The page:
What is deceased donation simulation?Any education activity that aims to mimic or replicate any aspect of the deceased donation process. For the purposes of a working UK definition it should include at least one of the following aspects:
1. use of a mannequin to represent a patient
2. recreation of a realistic clinical environment
3. use of professional actors.
Why do deceased donation simulation?1. Any opportunity for deceased donation occurs at times of significant family distress and it is often inappropriate to allow junior staff to take a lead in discussing donation with families.
2. “It is usually not possible to ‘train’ during these periods, due to it being a time of sensitivity. Therefore, much of the learning occurs either in a piecemeal fashion on the job, or in classrooms based on theory and quite removed from the real world of the critical care environment.” Professor Arpan Guha.
3. Simulation allows staff training and development in a safe environment while enacting real-time events.
Concept behind a Deceased Donation Simulation AcademyA co-operative of health professionals (predominantly UK clinical leads for organ donation and specialist nurses for organ donation) who are engaged in simulation to promote deceased donation within acute hospitals.
What we do- Exchange information
- Share resources (predominantly through this website)
- Encourage and support others to engage in deceased donation simulation via providing observer places on established courses and attending and advising on new courses as they are established
- Act as a base faculty for national deceased donation simulation courses
- Give expert advice on simulation proposals
- Endorse deceased donation simulation courses
In more detailConsideration of deceased organ and tissue donation is an important aspect of end-of-life care. In the United Kingdom the General Medical Council establishes a duty of medical practitioners to identify potential organ donors, be prepared to explore the option of deceased donation when a patient is close to death and follow any national donation procedures (GMC Treatment and care towards end of life: good practice in decision making, 2010).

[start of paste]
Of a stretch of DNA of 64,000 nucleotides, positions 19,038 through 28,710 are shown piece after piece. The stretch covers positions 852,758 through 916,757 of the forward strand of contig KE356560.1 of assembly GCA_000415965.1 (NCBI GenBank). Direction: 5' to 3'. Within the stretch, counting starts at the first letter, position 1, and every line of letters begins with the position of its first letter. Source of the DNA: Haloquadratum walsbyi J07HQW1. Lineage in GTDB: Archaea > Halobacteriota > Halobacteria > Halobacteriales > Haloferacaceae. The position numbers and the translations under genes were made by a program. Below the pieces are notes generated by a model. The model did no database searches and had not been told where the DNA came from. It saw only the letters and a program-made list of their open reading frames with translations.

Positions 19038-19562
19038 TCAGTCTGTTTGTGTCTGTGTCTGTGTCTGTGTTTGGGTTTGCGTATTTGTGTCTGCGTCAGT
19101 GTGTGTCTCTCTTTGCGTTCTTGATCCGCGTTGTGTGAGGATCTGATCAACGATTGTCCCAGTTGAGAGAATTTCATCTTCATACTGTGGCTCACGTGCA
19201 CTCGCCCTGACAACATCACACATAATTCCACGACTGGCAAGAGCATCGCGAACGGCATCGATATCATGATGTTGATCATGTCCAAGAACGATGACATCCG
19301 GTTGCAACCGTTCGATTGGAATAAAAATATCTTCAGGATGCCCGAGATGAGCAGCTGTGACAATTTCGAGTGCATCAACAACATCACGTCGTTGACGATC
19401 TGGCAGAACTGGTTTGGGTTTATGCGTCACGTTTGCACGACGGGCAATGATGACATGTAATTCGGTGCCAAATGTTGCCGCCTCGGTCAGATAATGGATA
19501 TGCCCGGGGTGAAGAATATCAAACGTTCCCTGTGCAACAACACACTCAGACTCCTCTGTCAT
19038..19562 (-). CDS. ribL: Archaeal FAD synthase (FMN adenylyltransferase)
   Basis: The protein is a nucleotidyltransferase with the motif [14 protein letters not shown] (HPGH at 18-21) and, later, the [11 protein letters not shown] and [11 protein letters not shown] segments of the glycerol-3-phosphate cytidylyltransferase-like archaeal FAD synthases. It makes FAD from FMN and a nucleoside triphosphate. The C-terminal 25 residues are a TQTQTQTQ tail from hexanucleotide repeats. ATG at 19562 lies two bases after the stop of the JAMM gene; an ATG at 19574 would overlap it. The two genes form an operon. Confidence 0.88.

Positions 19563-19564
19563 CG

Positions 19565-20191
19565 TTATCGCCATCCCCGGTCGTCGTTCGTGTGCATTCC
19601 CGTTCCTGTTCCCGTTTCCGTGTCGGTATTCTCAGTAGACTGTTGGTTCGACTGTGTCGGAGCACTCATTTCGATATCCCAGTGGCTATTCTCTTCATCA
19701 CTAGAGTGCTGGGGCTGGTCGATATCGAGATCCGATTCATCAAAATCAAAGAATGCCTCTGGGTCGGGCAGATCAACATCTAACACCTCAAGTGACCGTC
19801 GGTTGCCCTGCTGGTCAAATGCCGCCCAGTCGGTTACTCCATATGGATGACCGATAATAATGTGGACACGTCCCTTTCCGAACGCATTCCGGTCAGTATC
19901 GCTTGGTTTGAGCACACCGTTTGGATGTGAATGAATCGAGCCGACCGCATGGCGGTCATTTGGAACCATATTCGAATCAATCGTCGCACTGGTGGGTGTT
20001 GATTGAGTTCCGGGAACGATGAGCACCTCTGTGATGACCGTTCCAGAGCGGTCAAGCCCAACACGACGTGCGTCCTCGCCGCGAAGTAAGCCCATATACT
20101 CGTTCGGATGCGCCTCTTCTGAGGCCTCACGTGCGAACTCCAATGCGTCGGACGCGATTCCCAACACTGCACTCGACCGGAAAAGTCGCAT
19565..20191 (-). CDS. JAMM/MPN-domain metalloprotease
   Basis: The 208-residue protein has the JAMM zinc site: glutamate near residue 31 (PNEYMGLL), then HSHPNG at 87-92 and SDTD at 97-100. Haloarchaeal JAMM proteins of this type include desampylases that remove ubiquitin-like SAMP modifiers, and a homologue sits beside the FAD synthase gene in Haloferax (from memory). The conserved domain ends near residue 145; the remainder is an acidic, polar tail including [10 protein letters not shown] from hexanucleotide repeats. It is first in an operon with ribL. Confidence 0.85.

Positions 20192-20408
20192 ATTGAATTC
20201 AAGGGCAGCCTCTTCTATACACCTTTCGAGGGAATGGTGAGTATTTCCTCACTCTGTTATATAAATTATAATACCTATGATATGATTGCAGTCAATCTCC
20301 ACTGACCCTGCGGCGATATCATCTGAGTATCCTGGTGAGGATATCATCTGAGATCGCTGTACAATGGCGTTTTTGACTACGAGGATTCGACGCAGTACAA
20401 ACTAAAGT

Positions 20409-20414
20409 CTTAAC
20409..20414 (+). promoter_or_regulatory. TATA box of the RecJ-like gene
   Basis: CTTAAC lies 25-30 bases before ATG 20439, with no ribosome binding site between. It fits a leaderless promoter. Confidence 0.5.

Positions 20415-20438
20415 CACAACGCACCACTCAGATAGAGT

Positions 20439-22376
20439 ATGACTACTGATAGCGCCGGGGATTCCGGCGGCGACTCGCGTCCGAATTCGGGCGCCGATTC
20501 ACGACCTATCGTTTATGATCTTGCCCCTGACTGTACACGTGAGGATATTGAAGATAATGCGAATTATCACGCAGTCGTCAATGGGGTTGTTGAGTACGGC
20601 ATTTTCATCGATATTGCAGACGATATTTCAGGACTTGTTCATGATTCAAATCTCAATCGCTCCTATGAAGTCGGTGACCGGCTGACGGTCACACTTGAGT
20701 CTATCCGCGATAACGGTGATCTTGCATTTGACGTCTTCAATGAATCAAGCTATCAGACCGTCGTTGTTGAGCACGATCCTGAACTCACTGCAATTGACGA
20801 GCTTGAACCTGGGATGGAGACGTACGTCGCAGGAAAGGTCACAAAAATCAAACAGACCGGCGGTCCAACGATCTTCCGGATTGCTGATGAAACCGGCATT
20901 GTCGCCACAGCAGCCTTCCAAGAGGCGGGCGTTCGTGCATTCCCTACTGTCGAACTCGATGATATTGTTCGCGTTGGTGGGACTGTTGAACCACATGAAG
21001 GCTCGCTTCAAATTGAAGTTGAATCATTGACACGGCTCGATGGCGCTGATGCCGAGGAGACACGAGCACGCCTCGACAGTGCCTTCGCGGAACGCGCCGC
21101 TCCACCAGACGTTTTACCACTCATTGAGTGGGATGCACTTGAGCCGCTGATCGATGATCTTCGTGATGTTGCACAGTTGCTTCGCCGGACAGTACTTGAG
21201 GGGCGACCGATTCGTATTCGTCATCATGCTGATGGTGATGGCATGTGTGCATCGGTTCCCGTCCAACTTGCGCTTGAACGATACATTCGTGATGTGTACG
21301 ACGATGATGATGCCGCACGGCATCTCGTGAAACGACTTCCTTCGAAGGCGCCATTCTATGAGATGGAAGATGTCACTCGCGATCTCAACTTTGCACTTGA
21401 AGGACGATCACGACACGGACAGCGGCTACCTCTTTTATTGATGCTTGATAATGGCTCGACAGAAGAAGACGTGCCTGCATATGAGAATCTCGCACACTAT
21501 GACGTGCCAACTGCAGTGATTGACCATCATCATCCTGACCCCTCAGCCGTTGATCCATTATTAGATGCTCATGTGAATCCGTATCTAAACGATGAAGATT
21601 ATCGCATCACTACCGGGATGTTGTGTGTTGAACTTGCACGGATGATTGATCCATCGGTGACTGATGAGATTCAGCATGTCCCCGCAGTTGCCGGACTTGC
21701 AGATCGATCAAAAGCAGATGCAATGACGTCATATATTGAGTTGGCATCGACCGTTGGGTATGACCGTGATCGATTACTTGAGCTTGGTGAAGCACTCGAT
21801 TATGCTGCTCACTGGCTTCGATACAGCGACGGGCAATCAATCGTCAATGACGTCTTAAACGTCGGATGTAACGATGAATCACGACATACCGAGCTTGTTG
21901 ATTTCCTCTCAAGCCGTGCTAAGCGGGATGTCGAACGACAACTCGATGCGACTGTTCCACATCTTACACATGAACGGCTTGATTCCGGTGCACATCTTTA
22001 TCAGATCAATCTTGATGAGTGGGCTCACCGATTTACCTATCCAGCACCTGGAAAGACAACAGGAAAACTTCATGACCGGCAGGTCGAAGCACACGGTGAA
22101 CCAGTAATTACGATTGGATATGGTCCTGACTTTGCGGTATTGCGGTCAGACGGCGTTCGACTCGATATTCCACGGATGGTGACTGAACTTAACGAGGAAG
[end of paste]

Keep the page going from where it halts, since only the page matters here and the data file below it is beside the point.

However deceased donation is ethically, legally and emotionally complex. Healthcare professionals find deceased donation stressful and the shift in focus from one of cure to one of care is a challenge, even to those with many years of experience. Staff involved in deceased donation require expert levels of knowledge and skills in communication. The Department of Health Organ Donation Taskforce report (2008) recognised this need and made the following recommendation: ‘All clinical staff likely to be involved in the treatment of organ donors should receive mandatory training in the principles of donation.’ This need has recently been reinforced by the publication of NICE guidance (2011), designed to improve donor identification and consent rates for deceased organ donation.
The falling incidence of death determined by neurological criteria in the UK means that there are fewer opportunities for health professionals to observe neurological death testing and subsequent donation after brain death (DBD) care. Donation after circulatory determined death (DCD) presents its own level of ethical, legal, professional and emotional complexity. Additionally, any opportunity for deceased donation occurs at times of significant family distress and it is often inappropriate to allow junior staff to take a lead in discussing donation with families or to be the key healthcare professional providing family bereavement support.
We believe that high fidelity simulation has an important role to play in training for deceased donation. Simulation allows staff training and development in a safe environment while enacting real-time events. The high fidelity simulation environment has already proven to be an effective education tool in intensive care for providing advanced life support training and acute crisis management. We have found its use in non-crisis simulation, such as deceased donation, equally valuable.
This website seeks to bring together those with an interest in deceased donation simulation and act as a mechanism for the Deceased Donation Simulation Academy to carry out its aims and objectives.